Often, work takes a front seat over everything else in our lives. Our desire to succeed professionally can push aside our own well-being. Balancing your professional and personal life can be challenging, but it's essential.
Work-life balance is the state of equilibrium where a person equally prioritizes the demands of one’s career and the demands of one’s personal life.
Creating a harmonious work-life balance or work-life integration is critical to improve not only our physical, emotional and mental well-being, but it’s also important for our career.
Some of the common reasons that lead to a poor work-life balance include:
- Increased responsibilities at work
- Working longer hours
- Increased responsibilities at home
- Having children
A good work-life balance has numerous positive effects, including less stress, a lower risk of burnout and a greater sense of well-being. This not only benefits employees but employers, as well.
Here's how to improve your work-life balance:
1. Accept that there is no ‘perfect’ work-life balance.
When you hear “work-life balance,” you probably imagine having an extremely productive day at work, and leaving early to spend the other half of the day with friends and family. While this may seem ideal, it is not always possible.
Don’t strive for the perfect schedule; strive for a realistic one.
Some days, you might focus more on work, while other days you might have more time and energy to pursue your hobbies or spend time with your loved ones. Balance is achieved over time, not each day.
2. Find a job that you enjoy.
Although working and having a job is normal and a key part of survival, your career shouldn’t be restraining.
If you hate what you do, chances are you aren’t going to be happy. You don’t need to love every aspect of your job, but it needs to be exciting enough that you don’t dread getting out of bed every morning.
3. Prioritize your health.
Your overall physical, emotional and mental health should be your main concern. If you struggle with anxiety or depression and think therapy would benefit you, fit those sessions into your schedule, even if you have to leave work early or ditch an evening activity.
If you are battling a chronic illness, don’t be afraid to call in sick on rough days. Overworking yourself prevents you from getting better, possibly causing you to take more days off in the future.
Prioritizing your health doesn’t have to consist of extreme activities, it can be as simple as daily meditation or exercise.
4. Don’t be afraid to unplug.
Disconnecting with the outside world from time to time allows us to recover from weekly stress and gives us space for other thoughts and ideas to emerge.
Unplugging can mean something simple like reading a book on public transport, instead of checking work emails. Taking that time to unwind is critical to success, and will help you feel more energized when you’re back on the work clock.
5. Take a holiday.
Sometimes, truly unplugging means taking vacation time and shutting work completely off for a while.
Whether your time-off consists of one or two days at home or a two-week trip somewhere else, it’s important to take time off to physically and mentally recharge.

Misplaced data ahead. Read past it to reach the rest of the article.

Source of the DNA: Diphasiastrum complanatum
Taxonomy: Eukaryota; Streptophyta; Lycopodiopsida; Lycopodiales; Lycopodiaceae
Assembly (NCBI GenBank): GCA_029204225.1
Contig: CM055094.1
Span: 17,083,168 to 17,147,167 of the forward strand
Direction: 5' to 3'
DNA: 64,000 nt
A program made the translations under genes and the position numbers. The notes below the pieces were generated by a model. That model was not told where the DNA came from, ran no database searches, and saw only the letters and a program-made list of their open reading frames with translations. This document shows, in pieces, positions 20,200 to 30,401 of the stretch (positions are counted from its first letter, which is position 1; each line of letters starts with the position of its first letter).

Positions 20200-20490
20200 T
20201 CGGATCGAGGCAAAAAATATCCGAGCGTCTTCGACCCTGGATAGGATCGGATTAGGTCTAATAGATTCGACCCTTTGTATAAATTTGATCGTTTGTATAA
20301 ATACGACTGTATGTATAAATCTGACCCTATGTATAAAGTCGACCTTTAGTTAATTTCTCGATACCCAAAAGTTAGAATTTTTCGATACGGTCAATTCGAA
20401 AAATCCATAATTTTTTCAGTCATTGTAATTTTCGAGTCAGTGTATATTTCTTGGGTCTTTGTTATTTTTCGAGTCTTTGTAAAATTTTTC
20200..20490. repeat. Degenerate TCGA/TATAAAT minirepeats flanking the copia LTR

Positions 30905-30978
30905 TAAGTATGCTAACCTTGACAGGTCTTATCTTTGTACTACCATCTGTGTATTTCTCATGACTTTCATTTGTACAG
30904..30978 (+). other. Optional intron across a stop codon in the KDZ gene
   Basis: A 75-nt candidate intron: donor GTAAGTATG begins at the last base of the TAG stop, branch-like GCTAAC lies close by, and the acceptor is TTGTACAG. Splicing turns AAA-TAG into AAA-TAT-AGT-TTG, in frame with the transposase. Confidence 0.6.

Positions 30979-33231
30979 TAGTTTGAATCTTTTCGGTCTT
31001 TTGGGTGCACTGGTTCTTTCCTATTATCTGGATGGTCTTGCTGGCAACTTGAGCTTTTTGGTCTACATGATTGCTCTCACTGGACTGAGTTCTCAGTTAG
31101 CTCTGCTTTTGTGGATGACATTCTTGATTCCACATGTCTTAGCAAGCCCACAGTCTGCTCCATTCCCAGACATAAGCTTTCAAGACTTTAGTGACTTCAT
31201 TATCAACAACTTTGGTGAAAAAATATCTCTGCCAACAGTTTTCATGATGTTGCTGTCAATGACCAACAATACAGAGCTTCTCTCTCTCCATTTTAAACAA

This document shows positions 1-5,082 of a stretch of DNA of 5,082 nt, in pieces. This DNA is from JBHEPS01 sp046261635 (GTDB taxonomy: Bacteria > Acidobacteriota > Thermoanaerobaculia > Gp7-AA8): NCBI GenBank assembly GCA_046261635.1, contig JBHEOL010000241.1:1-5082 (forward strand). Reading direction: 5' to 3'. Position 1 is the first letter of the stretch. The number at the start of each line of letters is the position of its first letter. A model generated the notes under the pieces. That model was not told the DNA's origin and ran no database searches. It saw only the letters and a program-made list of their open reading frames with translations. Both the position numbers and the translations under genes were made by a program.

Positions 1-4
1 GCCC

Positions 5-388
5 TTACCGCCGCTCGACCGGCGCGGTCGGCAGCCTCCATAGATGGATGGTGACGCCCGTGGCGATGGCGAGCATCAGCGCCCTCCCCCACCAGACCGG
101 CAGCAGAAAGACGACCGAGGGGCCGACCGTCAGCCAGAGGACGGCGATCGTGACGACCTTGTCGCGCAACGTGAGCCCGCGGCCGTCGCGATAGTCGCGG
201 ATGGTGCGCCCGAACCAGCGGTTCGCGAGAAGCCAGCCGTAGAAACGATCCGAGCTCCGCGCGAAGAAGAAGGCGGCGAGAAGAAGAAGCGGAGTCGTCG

Employees are often worried that taking time off will disrupt the workflow, and they will be met with a backlog of work when they return. This fear should not restrict you from taking a much-needed break. Everyone needs rest.
6. Make time for yourself and your loved ones.
While your job is important, it shouldn’t be your entire life. You were an individual before taking this position, and you should prioritize the activities or hobbies that make you happy.
When planning time with your loved ones, create a calendar for family and friend activities.
It may seem strange to plan one-on-one time with someone you live with, but it will ensure that you spend quality time with them without work-life conflict. Just because work keeps you busy doesn’t mean you should neglect personal relationships.
7. Set boundaries and work hours.
Set boundaries for yourself and your colleagues, to avoid burnout. When you leave the office, avoid thinking about upcoming projects or answering company emails.
Consider having a separate computer or phone for work, so you can shut it off when you clock out. If that isn’t possible, use separate browsers, emails or filters for your work and personal platforms.
It could also be helpful to notify team members and your manager about boundaries beyond which you cannot be accessible because you are engaged in personal activities. This will help to ensure that they understand and respect your workplace limits and expectations.
8. Set goals and priorities (and stick to them).
Set achievable goals by implementing time-management strategies, creating and analyzing your to-do list, and cutting out tasks that have little to no value.
Pay attention to when you are most productive at work and block that time off for your most important work-related activities. Avoid checking your emails and phone every few minutes, as those are major time-wasting tasks that derail your attention and productivity.
Structuring your day can increase productivity at work, which can result in more free time to relax outside of work.